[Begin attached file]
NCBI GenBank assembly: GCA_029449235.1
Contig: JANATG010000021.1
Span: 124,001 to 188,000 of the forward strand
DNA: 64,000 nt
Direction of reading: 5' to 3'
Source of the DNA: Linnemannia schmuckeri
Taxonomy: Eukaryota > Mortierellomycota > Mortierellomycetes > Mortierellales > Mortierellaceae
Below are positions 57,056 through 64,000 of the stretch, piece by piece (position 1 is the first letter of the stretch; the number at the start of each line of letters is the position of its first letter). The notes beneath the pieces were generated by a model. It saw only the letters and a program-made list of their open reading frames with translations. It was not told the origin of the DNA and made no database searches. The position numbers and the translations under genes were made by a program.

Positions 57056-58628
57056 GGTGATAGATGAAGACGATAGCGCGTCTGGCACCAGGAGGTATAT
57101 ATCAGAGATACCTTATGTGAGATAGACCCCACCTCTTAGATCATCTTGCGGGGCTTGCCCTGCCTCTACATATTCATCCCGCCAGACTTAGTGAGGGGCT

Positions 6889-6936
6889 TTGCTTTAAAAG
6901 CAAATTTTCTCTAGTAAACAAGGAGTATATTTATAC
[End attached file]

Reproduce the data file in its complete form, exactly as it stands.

NCBI GenBank assembly: GCA_029449235.1
Contig: JANATG010000021.1
Span: 124,001 to 188,000 of the forward strand
DNA: 64,000 nt
Direction of reading: 5' to 3'
Source of the DNA: Linnemannia schmuckeri
Taxonomy: Eukaryota > Mortierellomycota > Mortierellomycetes > Mortierellales > Mortierellaceae
Below are positions 57,056 through 64,000 of the stretch, piece by piece (position 1 is the first letter of the stretch; the number at the start of each line of letters is the position of its first letter). The notes beneath the pieces were generated by a model. It saw only the letters and a program-made list of their open reading frames with translations. It was not told the origin of the DNA and made no database searches. The position numbers and the translations under genes were made by a program.

Positions 57056-58628
57056 GGTGATAGATGAAGACGATAGCGCGTCTGGCACCAGGAGGTATAT
57101 ATCAGAGATACCTTATGTGAGATAGACCCCACCTCTTAGATCATCTTGCGGGGCTTGCCCTGCCTCTACATATTCATCCCGCCAGACTTAGTGAGGGGCT

Positions 6889-6936
6889 TTGCTTTAAAAG
6901 CAAATTTTCTCTAGTAAACAAGGAGTATATTTATAC